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China’s ZTE will live, thanks to a deal with the US government

U.S. President Donald Trump, left, poses with Chinese President Xi Jinping for a photo after a joint press conference at the Great Hall of the People in Beijing, Thursday, Nov. 9, 2017. Trump is on a five-country trip through Asia traveling to Japan, South Korea, China, Vietnam and the Philippines.
AP Photo/Andy Wong
Someone’s getting a good deal.
  • Mike Murphy
By Mike Murphy

Technology editor

Published Last updated This article is more than 2 years old.

Chinese telecoms company ZTE will likely continue to exist, thanks to a deal brokered between it and the US government today.

In April, the US Department of Commerce issued an order barring US companies from selling software or hardware to ZTE for seven years, after the company violated US sanctions by working with Iran and North Korea. As a result, the company, which was the world’s fourth-largest smartphone manufacturer in 2012, was forced to halt production on its products. Key US components—such as glass from Corning, processors from Qualcomm, and software from Google’s Android—were no longer available to the company, meaning it could not make many of its phones.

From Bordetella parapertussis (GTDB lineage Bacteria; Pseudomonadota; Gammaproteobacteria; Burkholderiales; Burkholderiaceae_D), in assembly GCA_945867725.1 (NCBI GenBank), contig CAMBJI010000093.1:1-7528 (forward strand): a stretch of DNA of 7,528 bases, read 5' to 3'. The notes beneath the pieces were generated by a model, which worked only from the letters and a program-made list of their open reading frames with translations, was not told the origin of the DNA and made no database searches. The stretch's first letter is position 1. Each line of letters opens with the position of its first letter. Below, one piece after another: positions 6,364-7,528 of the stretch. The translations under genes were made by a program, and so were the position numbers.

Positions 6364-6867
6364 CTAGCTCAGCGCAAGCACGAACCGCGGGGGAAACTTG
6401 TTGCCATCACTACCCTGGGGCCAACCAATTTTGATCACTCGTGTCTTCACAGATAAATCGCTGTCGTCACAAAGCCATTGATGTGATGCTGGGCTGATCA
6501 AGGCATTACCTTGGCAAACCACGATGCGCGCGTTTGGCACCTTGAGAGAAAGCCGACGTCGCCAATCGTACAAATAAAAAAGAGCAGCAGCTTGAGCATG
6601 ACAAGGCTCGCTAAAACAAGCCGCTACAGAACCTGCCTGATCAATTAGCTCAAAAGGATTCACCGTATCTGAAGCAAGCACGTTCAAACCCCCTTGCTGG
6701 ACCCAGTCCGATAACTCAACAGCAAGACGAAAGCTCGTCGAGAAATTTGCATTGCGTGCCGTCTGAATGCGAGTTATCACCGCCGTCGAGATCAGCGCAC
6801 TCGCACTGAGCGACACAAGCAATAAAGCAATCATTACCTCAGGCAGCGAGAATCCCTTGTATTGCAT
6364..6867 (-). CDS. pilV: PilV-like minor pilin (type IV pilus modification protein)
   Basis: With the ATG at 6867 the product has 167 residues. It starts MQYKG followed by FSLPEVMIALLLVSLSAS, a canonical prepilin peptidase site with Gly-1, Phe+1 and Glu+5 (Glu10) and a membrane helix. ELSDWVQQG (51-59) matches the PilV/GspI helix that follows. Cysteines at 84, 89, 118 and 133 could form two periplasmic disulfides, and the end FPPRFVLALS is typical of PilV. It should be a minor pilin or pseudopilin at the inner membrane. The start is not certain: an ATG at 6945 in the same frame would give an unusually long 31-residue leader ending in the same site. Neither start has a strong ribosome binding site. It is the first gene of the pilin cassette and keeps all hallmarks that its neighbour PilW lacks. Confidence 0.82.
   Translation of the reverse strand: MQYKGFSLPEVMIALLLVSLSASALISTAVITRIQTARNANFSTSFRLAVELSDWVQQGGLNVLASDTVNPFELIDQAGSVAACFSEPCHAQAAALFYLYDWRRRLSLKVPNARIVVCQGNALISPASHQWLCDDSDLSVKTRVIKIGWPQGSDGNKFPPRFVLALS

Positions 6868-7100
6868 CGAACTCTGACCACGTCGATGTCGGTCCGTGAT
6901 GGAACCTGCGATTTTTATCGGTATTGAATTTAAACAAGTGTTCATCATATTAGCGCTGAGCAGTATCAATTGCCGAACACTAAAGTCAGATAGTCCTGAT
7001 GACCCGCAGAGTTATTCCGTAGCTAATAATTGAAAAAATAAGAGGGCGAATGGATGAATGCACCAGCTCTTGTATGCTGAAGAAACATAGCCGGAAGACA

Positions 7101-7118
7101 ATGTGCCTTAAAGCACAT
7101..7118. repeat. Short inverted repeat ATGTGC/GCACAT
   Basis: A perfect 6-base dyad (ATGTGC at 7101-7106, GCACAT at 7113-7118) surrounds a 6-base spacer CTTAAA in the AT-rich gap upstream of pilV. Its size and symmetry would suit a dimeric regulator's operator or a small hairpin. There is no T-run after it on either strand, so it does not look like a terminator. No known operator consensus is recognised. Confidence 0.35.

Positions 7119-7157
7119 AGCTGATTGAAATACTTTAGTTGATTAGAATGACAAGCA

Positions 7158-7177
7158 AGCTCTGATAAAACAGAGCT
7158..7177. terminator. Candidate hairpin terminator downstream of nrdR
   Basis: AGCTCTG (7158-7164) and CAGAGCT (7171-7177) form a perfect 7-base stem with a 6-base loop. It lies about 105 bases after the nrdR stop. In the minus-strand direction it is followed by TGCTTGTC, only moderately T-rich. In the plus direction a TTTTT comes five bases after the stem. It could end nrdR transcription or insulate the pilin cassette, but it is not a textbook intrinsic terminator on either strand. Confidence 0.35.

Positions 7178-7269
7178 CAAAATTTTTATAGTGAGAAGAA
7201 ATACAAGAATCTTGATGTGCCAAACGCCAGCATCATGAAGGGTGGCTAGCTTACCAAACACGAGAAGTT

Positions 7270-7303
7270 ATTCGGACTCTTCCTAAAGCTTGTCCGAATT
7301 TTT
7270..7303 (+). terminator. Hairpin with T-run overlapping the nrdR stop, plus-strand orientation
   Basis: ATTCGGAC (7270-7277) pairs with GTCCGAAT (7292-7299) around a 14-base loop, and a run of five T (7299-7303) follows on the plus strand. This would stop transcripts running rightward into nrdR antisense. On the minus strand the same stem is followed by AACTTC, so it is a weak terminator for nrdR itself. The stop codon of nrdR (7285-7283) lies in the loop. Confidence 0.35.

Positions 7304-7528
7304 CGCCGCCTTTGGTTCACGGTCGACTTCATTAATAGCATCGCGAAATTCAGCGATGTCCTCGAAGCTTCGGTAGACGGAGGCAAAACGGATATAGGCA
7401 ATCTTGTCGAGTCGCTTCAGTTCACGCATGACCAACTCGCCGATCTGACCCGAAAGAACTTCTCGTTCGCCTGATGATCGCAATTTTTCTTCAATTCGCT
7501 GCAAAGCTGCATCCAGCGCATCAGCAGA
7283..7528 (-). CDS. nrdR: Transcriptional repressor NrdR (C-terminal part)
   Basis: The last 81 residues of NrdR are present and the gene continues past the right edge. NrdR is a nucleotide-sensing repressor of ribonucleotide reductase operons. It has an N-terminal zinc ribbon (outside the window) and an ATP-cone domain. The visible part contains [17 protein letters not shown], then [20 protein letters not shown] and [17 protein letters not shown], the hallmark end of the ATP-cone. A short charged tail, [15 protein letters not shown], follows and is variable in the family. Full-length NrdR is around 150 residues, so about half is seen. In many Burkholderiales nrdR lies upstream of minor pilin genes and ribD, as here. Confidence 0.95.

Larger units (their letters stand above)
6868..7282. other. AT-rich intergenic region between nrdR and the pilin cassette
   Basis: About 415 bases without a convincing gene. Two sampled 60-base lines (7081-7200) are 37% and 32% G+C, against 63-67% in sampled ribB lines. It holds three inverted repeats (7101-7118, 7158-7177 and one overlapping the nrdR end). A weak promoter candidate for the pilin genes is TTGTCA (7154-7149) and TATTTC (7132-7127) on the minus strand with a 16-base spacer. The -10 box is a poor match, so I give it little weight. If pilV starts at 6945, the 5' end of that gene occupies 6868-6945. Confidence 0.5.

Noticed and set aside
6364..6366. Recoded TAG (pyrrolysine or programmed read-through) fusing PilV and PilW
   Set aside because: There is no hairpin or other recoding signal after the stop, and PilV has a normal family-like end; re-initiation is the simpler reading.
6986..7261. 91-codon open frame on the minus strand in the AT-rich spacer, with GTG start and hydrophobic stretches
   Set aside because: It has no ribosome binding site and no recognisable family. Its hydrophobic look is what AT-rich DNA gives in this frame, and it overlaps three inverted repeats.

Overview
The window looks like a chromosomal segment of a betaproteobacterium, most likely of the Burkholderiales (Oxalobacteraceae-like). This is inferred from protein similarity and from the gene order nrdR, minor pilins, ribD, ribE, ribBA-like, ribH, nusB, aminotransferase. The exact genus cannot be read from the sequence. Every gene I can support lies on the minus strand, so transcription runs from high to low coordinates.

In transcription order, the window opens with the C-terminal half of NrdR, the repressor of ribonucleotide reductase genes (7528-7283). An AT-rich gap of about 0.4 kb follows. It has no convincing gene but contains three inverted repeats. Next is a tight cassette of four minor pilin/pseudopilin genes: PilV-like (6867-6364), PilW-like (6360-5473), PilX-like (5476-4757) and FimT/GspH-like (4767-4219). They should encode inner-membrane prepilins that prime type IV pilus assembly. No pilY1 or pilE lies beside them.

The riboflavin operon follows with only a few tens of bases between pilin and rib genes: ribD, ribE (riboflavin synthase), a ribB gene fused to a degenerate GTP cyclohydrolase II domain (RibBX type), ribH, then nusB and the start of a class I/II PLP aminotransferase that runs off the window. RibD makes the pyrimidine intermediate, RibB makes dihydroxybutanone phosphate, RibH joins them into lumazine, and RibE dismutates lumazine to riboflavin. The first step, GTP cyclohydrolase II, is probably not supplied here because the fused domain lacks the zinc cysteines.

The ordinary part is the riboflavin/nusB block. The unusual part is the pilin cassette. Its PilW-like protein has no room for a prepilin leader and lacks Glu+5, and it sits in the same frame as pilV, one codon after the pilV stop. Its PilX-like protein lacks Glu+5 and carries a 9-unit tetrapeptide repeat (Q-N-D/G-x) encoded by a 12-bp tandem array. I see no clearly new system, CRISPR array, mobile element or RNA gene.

But then in May, US president Trump had an apparent change of heart; despite election promises of prioritizing US jobs, Trump publicly worried that ZTE’s near-bankruptcy was causing there to be “too many jobs in China lost.” Days earlier, the Chinese government had agreed to provide $500 million to an Indonesian real estate project that includes Trump-branded hotels, residences and golf courses. Today, commerce secretary Wilbur Ross told CNBC that the US struck a deal with ZTE to return it to business.

The deal stipulates that ZTE will overhaul its board of directors and executive team in 30 days. It also requires a US-chosen team of compliance experts to be embedded into the company, who will report directly to the next chairman. The deal exacts a $1 billion penalty from ZTE for its past sanctions violations, as well as $400 million held in escrow that will be forfeited to the US should ZTE violate sanctions again.

ZTE has already paid a $1.19 billion fine for violating US sanction. The April clampdown came after US claimed it had additionally misled regulators and not fired the executives responsible.

Critics like senator Marco Rubio have criticized the Trump administration’s willingness to cut a deal with ZTE, saying it undercuts US national security. Chinese telecom firms like ZTE and Huawei are suspected of having ties to the Chinese military, and their products already are banned on many US military bases.

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